Protecting Faith

If a practicing Muslim deviates from the fundamental principles laid down in Islam, it can be deemed blasphemous. In Kashmir, ignorance of guiding theological principles for the faithful have given rise to irreligious practices which should be changed for a larger good, Syed Asma reports.


A common belief in Kashmir, a Muslim majority region in Jammu and Kashmir, is that the people hardly practice their religion strictly and often don’t follow the five basic tenets of Islam. One of them is paying Zakat. “Actually we lack understanding of basic concepts of Islam. That is why we eventually fail to practice them,” says Molvi Rehmatullah of Darul-uloom Raheemia in Srinagar.

Paying Zakat is an obligatory practice that every Muslim is asked to fulfill. But Kashmiris are not paying it the way they are supposed to. While some people in the valley pay Zakat without asking for the actual percentage as explained in Islam, most of the population is unaware of the items that qualify for the payment of Zakat.

Zakat is a particular percentage paid from one’s property. It is due on money, agricultural goods, precious  metals, minerals, and livestock. The amount of Zakat to be paid depends upon the goods. For money, it is 2.5 percent of the total amount that one has. Zakat is only payable on assets continuously owned over one lunar year that are in excess of the Nisab [a minimum monetary value]. The Nisab is calculated after adding the cash value of assets for which Zakat is to be paid; gold, silver, cash, stocks, merchandise for business, livestock, etc. Personal assets such as clothing, household furniture and residence are not counted. The Nisab  for gold and other money is the value of 85 grams of gold at its present market price.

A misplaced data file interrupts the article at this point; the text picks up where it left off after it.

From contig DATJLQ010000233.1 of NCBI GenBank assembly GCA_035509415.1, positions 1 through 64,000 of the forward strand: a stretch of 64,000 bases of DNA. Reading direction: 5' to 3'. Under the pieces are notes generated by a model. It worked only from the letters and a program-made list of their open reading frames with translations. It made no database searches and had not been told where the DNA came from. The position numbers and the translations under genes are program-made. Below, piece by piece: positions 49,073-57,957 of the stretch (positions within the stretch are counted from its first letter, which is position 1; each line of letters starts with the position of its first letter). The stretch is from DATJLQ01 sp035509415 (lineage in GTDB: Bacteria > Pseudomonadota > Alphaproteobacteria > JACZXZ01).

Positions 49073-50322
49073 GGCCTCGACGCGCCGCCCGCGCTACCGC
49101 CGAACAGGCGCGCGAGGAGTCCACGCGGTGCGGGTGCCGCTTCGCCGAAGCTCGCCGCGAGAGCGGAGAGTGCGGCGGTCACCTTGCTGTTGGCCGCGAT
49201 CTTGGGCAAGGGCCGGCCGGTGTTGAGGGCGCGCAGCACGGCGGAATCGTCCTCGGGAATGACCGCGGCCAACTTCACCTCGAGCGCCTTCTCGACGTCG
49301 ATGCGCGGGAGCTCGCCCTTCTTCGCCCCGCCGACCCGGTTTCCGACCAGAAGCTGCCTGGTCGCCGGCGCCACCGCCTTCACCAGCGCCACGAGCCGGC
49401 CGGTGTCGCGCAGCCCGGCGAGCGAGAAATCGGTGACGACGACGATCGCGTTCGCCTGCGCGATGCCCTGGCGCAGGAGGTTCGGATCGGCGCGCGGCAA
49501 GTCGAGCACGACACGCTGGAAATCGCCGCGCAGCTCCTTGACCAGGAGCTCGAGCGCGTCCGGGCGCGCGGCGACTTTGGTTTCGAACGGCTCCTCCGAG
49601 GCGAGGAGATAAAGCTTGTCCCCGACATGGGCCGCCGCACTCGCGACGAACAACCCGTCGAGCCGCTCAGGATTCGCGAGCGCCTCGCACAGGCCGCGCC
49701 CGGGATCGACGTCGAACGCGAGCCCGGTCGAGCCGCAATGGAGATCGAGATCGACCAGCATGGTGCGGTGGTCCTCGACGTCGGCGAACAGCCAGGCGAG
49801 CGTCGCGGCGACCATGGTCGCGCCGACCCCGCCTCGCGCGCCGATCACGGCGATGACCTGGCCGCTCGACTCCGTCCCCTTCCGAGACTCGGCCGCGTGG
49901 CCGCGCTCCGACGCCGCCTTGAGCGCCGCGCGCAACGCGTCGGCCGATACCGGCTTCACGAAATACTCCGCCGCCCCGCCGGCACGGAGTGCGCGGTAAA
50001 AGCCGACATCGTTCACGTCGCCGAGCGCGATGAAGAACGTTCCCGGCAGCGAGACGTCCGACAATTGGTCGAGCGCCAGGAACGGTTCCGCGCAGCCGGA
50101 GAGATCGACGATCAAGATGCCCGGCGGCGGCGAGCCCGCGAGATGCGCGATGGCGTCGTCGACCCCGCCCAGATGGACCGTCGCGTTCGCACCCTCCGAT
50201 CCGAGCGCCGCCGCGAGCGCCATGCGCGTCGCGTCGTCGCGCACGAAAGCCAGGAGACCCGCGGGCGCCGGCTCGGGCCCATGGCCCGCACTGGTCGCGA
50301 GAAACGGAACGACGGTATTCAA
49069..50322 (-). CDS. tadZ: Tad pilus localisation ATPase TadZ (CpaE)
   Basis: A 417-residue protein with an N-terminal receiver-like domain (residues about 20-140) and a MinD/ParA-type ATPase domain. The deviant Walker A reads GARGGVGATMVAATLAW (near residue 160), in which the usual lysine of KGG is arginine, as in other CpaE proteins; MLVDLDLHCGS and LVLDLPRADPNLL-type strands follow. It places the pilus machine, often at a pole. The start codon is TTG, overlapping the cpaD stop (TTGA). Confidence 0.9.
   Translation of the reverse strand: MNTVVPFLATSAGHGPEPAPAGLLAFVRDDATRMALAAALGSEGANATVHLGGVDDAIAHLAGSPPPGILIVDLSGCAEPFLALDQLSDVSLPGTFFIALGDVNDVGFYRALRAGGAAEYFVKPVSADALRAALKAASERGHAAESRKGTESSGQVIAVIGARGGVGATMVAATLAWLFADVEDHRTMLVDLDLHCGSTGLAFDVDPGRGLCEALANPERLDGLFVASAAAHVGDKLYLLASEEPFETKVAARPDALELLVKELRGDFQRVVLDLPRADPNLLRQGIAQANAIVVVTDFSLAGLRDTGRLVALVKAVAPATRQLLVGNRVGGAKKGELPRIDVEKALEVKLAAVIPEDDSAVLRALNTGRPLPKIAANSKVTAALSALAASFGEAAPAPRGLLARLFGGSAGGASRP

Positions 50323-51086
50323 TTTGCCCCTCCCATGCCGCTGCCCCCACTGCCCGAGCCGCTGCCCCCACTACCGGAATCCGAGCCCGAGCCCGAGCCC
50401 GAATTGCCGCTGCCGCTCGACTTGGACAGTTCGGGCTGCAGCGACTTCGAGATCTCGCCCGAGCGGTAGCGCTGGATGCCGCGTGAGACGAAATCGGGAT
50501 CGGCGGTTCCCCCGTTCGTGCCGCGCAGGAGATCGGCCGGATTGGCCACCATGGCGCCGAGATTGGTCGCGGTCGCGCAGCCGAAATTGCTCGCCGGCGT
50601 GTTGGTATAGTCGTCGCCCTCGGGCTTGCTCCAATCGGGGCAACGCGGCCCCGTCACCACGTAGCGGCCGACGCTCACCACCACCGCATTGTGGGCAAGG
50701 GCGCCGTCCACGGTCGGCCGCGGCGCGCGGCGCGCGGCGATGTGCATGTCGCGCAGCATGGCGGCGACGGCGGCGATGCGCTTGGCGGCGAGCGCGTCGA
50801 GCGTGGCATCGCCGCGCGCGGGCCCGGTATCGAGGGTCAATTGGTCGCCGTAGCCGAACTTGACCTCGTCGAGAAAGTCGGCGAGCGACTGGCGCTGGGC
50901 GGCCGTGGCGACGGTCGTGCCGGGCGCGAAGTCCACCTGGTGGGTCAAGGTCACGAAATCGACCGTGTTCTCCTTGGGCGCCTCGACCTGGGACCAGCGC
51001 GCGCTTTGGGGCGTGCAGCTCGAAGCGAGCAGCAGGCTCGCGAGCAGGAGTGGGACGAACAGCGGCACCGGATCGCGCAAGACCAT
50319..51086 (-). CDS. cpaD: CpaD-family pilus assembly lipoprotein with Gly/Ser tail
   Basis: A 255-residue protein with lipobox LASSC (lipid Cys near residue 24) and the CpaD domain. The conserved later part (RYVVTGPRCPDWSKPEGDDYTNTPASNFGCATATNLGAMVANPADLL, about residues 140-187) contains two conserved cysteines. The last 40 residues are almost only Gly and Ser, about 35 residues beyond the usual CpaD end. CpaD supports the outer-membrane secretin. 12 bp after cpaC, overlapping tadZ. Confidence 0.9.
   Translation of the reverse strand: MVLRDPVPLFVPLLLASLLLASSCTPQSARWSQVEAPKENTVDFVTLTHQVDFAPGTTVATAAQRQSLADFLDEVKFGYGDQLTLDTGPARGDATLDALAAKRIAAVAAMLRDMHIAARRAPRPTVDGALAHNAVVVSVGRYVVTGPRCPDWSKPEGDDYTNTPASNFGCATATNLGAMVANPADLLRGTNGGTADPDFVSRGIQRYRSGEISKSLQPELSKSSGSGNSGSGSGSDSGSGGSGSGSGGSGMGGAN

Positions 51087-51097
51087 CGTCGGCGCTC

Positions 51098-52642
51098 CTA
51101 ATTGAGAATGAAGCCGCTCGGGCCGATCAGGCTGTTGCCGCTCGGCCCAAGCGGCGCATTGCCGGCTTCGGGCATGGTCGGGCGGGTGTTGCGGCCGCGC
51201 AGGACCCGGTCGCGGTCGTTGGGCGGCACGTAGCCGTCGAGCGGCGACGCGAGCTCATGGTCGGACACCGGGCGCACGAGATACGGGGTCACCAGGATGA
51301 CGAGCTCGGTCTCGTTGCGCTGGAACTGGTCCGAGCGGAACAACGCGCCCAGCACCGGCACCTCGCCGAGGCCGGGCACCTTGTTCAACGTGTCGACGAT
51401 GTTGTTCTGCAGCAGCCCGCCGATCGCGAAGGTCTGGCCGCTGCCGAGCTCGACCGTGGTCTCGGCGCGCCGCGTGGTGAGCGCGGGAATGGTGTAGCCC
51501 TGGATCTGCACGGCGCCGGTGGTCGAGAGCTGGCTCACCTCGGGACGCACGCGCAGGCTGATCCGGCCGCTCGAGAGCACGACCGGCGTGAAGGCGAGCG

The Zakat on agricultural crop is called Ushir, “On the crop which asks for less labour, the owner is asked to divide the total production into ten parts and pay one part of it while for the crop which asks for more labour, he is asked to pay one part after dividing the total produce into twenty parts,” Molvi Rehmatulla explains,